Building society savers: The combination of equity and building loan

 

In July 2015 alone, Agree banks provided more than 25 billion USD to private households for the construction loan.

An impressive number that emerges from the interest rate statistics of the Cream Bank.

Builders have probably put much larger sums into their own homes.

After all, families often bring equity capital. Part of the savings is likely to be in the home saver .

Hasn’t the building society contract been a thing of the past?
Where is far-sightedness needed from the client’s perspective?

Building society savers – credit and savings from a single source

Building society savers - credit and savings from a single source

At first glance, the building society contract looks somewhat antiquated and is getting on in years, given all the modern financing instruments.

However, there is a concept behind this that still applies in the 21st century when it comes to building loans. The home saver combines a comparatively low-interest loan with previous savings efforts.

The basic structure of the home saver is – despite the different products – similar. The savings phase begins after the home savings contract has been concluded.

As a client, regular payments are made to the contract – until the minimum balance is reached. When the allotment maturity is reached, the building society customer can not only use the saved credit. A building loan with an agreed interest rate is available for call.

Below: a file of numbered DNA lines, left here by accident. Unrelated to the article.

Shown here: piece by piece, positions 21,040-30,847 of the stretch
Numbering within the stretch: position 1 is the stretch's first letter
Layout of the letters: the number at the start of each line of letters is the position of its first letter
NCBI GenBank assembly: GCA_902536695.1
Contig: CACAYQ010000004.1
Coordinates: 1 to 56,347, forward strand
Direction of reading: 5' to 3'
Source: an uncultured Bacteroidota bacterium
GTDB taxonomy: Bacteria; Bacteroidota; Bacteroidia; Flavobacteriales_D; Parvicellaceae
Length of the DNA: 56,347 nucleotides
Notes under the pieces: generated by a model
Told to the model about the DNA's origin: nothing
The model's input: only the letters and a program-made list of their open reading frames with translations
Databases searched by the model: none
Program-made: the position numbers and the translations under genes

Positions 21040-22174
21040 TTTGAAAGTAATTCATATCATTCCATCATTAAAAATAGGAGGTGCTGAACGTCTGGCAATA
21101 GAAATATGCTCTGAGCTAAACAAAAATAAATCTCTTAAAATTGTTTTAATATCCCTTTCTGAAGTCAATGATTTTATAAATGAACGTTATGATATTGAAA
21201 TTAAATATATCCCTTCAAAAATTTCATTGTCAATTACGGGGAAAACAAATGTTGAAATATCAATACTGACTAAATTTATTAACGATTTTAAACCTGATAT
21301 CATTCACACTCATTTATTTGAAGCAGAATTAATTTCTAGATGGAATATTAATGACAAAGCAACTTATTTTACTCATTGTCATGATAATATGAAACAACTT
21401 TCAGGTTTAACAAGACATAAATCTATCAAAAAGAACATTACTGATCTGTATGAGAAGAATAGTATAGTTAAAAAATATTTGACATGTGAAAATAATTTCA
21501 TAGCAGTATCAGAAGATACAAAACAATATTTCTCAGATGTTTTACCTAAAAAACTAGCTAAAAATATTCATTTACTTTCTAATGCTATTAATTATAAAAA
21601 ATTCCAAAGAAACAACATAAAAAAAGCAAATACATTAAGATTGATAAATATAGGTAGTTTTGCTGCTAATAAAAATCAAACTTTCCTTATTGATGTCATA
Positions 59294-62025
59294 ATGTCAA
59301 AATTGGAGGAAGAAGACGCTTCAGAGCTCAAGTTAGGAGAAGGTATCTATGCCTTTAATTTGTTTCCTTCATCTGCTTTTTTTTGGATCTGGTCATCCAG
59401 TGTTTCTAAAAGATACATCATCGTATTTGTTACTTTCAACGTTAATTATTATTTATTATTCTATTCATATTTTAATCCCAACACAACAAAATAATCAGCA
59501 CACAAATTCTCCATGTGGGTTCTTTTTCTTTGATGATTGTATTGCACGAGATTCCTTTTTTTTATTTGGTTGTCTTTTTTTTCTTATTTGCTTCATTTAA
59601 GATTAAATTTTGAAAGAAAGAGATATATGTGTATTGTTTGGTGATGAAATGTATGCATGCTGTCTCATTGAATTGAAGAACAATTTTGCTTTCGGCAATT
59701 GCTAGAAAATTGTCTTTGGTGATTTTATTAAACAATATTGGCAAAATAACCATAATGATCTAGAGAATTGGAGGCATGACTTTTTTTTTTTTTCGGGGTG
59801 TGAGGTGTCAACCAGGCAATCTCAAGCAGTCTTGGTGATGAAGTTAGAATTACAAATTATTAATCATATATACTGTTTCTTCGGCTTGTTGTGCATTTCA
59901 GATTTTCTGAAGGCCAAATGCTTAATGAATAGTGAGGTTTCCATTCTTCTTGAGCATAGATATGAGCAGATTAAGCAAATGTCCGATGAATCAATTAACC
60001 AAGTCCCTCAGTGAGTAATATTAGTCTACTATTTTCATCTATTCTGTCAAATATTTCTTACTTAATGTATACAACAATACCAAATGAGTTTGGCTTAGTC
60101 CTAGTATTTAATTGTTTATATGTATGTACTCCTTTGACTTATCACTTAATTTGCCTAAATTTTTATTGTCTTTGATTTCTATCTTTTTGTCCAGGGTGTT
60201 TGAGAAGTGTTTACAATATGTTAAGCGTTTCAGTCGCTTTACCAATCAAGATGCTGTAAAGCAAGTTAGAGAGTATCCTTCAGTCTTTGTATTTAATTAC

Bausparer: It is now also available as a combination product

Bausparer: It is now also available as a combination product

The classic building society contract has one major disadvantage – the long saving phase. Five to seven years pass quickly here, which building society customers have to wait for capital. In the meantime, however, there are alternatives that rely on a connection between the home saver and an advance loan.

Here, the household closes a building society savers, but also takes out a bank loan – the advance financing. The latter immediately ensures liquidity. Generally sufficient as a maturity loan, only the interest payment to the bank flows during the term of the advance loan. The loan amount is replaced with the due service from the building society contract.

  • The latter is to be saved during the term of the advance financing. However, whether the combination of building society contract and advance loan really pays off does not depend so much on the monthly charges. Rather, it comes down to a detailed look at the combined lending rates. It often turns out that the total effective interest rate is borne by the borrower. Based on this situation, it is advisable to check all options at this point.

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